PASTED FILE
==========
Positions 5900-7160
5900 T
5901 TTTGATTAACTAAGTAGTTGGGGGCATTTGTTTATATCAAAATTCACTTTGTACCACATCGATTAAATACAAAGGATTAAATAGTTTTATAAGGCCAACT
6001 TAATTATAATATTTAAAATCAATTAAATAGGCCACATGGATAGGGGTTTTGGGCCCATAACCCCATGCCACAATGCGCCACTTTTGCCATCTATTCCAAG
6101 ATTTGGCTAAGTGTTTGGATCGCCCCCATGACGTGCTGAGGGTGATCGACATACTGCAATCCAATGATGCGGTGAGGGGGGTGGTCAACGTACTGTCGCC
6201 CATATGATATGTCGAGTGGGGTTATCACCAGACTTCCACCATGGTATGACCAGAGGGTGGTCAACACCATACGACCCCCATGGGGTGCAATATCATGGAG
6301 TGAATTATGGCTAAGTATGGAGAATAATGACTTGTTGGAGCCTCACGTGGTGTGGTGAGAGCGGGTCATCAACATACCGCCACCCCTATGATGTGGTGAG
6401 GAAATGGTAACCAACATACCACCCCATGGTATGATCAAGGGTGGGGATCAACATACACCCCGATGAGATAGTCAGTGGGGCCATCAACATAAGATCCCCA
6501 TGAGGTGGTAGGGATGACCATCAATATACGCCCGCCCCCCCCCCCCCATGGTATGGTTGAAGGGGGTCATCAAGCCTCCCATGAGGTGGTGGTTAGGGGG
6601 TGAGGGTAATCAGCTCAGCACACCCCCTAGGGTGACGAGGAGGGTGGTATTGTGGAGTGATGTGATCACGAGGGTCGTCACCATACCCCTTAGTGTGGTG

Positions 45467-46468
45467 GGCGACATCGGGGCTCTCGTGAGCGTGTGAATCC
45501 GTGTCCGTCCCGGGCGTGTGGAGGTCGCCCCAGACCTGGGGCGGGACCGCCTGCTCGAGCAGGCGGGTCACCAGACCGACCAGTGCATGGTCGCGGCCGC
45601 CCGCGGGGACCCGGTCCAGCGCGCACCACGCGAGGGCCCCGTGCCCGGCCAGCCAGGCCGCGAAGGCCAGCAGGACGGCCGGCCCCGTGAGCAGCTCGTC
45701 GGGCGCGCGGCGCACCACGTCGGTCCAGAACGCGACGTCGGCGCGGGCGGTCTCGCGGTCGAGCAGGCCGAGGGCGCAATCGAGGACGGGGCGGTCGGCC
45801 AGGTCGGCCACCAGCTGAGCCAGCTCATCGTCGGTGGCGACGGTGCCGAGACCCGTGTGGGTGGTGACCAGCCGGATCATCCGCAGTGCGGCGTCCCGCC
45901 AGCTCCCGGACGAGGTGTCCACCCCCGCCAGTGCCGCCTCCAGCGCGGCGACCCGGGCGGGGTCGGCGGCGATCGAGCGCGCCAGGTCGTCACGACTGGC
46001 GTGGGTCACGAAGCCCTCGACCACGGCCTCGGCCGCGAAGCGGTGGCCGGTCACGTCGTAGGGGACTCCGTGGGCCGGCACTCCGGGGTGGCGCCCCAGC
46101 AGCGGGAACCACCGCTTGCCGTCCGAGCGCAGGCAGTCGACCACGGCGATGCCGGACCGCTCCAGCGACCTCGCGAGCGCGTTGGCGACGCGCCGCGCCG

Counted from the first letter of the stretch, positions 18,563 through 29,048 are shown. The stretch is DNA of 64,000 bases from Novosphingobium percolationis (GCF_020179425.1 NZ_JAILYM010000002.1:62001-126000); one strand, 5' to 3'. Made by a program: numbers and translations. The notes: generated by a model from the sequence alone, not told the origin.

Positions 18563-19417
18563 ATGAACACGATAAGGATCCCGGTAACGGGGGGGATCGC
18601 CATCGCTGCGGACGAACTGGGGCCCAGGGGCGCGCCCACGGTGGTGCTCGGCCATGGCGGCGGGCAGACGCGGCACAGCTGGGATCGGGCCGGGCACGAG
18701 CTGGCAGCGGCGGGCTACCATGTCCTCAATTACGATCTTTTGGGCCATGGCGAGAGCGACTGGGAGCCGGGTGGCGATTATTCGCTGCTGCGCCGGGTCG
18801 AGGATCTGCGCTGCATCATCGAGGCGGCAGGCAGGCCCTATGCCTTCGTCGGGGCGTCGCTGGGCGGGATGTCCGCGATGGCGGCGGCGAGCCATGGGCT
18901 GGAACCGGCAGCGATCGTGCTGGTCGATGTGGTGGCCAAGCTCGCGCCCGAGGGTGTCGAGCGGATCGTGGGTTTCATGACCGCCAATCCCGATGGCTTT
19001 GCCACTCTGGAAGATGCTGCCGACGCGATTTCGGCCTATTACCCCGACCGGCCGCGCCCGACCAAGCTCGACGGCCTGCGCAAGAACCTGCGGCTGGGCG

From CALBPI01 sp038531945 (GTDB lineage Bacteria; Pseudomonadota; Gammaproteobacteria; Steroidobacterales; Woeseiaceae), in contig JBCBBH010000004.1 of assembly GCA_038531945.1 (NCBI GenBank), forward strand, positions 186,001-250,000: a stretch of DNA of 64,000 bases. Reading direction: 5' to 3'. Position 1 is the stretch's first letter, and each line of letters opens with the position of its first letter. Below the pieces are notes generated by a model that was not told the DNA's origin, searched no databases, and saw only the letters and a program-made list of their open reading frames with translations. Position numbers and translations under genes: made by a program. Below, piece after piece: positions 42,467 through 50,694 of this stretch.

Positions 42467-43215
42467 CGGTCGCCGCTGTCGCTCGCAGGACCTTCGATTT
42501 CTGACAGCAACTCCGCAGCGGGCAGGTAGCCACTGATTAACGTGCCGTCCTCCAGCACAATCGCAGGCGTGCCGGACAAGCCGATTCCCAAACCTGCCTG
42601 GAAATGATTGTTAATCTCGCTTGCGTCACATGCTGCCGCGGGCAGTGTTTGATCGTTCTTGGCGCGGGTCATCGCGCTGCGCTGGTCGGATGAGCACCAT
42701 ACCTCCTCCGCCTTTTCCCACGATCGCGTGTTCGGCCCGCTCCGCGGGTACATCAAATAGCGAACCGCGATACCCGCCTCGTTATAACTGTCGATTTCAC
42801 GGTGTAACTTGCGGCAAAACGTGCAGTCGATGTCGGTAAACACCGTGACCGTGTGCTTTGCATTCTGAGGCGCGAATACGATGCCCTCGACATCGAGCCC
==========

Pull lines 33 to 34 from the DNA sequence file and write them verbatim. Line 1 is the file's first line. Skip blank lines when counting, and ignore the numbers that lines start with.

42701 ACCTCCTCCGCCTTTTCCCACGATCGCGTGTTCGGCCCGCTCCGCGGGTACATCAAATAGCGAACCGCGATACCCGCCTCGTTATAACTGTCGATTTCAC
42801 GGTGTAACTTGCGGCAAAACGTGCAGTCGATGTCGGTAAACACCGTGACCGTGTGCTTTGCATTCTGAGGCGCGAATACGATGCCCTCGACATCGAGCCC